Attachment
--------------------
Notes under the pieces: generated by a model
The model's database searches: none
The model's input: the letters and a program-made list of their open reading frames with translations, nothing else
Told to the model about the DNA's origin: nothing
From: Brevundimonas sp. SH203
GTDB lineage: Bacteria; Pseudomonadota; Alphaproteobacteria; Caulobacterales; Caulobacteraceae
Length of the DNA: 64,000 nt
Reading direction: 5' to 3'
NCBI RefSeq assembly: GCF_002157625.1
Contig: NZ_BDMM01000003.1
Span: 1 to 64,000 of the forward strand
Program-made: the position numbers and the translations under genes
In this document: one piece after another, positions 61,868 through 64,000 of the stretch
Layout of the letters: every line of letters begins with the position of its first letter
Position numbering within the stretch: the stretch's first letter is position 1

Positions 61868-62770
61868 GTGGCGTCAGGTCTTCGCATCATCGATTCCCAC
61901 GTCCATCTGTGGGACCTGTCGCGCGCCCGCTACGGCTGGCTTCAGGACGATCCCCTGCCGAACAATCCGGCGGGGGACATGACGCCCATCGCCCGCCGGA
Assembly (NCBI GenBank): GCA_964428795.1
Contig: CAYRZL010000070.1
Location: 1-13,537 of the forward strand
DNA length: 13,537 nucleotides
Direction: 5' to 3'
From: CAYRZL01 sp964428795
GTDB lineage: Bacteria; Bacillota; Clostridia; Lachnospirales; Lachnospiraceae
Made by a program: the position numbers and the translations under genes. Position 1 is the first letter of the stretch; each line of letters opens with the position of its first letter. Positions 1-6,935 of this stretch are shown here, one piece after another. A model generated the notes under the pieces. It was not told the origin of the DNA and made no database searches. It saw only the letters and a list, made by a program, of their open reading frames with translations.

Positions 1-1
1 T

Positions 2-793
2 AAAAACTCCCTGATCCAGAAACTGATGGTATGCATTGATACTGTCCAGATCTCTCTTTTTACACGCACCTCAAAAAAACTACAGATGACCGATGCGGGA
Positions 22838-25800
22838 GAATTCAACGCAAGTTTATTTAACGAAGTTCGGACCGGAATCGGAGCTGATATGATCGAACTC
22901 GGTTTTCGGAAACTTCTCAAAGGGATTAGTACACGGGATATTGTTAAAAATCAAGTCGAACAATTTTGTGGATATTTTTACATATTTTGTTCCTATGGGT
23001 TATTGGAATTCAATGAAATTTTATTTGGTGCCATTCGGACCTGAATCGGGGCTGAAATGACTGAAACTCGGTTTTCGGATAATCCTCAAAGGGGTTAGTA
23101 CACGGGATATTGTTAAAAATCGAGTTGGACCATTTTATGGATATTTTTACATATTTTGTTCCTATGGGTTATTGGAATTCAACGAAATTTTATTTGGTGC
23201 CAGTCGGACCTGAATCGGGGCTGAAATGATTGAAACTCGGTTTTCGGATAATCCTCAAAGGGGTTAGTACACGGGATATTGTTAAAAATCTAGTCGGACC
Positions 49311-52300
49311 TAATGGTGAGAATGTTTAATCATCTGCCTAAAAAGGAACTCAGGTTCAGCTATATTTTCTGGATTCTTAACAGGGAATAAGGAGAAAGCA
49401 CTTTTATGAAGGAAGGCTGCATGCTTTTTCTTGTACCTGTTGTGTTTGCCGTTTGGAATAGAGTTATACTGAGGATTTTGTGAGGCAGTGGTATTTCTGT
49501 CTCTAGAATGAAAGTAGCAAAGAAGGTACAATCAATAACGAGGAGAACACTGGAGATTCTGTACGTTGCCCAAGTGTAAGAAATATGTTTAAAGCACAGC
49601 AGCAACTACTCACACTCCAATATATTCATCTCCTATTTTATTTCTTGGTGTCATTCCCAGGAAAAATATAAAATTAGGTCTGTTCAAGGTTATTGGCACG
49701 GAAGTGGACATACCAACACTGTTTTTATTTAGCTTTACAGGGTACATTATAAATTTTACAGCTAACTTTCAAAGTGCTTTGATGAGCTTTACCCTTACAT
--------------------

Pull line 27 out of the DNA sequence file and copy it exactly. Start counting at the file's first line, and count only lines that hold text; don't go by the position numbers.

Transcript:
Positions 1-1